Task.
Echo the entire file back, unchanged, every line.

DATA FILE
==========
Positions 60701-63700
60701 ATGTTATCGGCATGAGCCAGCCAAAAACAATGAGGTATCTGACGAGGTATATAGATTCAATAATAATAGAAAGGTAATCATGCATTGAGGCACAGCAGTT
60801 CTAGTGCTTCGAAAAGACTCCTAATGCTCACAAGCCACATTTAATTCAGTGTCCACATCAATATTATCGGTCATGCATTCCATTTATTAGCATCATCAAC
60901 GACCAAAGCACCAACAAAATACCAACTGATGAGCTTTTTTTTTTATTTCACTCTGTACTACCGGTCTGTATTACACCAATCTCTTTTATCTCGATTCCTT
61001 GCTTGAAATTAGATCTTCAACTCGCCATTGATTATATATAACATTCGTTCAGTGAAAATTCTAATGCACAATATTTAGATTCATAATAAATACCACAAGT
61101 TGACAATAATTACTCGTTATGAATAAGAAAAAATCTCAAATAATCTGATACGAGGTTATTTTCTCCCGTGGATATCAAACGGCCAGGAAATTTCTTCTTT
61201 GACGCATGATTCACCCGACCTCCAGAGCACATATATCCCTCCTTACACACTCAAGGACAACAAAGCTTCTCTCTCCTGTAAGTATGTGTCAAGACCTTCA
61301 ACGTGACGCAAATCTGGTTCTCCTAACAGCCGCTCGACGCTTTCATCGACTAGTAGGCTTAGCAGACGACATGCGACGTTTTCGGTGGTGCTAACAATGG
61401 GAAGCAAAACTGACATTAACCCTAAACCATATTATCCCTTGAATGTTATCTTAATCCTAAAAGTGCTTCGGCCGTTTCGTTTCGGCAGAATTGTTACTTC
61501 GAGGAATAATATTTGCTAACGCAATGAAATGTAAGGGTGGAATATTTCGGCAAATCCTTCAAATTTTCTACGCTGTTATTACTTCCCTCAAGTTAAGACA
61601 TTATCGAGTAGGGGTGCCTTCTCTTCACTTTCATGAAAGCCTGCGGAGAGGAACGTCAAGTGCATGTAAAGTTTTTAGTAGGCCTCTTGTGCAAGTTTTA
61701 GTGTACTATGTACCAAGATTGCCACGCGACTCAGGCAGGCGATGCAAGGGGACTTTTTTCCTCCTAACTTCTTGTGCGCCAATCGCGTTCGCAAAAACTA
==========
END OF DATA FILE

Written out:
Positions 60701-63700
60701 ATGTTATCGGCATGAGCCAGCCAAAAACAATGAGGTATCTGACGAGGTATATAGATTCAATAATAATAGAAAGGTAATCATGCATTGAGGCACAGCAGTT
60801 CTAGTGCTTCGAAAAGACTCCTAATGCTCACAAGCCACATTTAATTCAGTGTCCACATCAATATTATCGGTCATGCATTCCATTTATTAGCATCATCAAC
60901 GACCAAAGCACCAACAAAATACCAACTGATGAGCTTTTTTTTTTATTTCACTCTGTACTACCGGTCTGTATTACACCAATCTCTTTTATCTCGATTCCTT
61001 GCTTGAAATTAGATCTTCAACTCGCCATTGATTATATATAACATTCGTTCAGTGAAAATTCTAATGCACAATATTTAGATTCATAATAAATACCACAAGT
61101 TGACAATAATTACTCGTTATGAATAAGAAAAAATCTCAAATAATCTGATACGAGGTTATTTTCTCCCGTGGATATCAAACGGCCAGGAAATTTCTTCTTT
61201 GACGCATGATTCACCCGACCTCCAGAGCACATATATCCCTCCTTACACACTCAAGGACAACAAAGCTTCTCTCTCCTGTAAGTATGTGTCAAGACCTTCA
61301 ACGTGACGCAAATCTGGTTCTCCTAACAGCCGCTCGACGCTTTCATCGACTAGTAGGCTTAGCAGACGACATGCGACGTTTTCGGTGGTGCTAACAATGG
61401 GAAGCAAAACTGACATTAACCCTAAACCATATTATCCCTTGAATGTTATCTTAATCCTAAAAGTGCTTCGGCCGTTTCGTTTCGGCAGAATTGTTACTTC
61501 GAGGAATAATATTTGCTAACGCAATGAAATGTAAGGGTGGAATATTTCGGCAAATCCTTCAAATTTTCTACGCTGTTATTACTTCCCTCAAGTTAAGACA
61601 TTATCGAGTAGGGGTGCCTTCTCTTCACTTTCATGAAAGCCTGCGGAGAGGAACGTCAAGTGCATGTAAAGTTTTTAGTAGGCCTCTTGTGCAAGTTTTA
61701 GTGTACTATGTACCAAGATTGCCACGCGACTCAGGCAGGCGATGCAAGGGGACTTTTTTCCTCCTAACTTCTTGTGCGCCAATCGCGTTCGCAAAAACTA